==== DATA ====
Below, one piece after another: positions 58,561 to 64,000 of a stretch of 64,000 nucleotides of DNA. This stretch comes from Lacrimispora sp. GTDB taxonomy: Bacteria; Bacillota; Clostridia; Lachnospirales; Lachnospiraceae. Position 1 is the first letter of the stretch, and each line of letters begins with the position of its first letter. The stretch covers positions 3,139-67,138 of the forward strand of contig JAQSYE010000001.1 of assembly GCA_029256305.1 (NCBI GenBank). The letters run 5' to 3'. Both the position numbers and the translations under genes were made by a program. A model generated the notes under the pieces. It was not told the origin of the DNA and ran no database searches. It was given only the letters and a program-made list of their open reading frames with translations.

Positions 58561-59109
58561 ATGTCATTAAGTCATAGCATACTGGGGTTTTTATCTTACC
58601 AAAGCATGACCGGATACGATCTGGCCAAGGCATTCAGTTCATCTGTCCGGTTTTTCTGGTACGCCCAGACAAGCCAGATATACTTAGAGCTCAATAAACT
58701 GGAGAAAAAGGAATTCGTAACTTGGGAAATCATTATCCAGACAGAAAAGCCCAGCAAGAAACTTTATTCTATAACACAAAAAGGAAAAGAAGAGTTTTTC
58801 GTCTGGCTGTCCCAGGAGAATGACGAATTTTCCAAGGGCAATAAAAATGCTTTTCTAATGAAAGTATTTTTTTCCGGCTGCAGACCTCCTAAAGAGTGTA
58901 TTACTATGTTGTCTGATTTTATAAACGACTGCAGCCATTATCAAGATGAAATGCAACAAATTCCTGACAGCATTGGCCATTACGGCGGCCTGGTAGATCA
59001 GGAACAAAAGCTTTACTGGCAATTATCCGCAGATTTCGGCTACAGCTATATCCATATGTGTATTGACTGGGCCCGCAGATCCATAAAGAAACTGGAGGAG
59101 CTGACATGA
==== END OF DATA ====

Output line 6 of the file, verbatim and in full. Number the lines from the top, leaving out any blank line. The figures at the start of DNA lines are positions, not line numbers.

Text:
58801 GTCTGGCTGTCCCAGGAGAATGACGAATTTTCCAAGGGCAATAAAAATGCTTTTCTAATGAAAGTATTTTTTTCCGGCTGCAGACCTCCTAAAGAGTGTA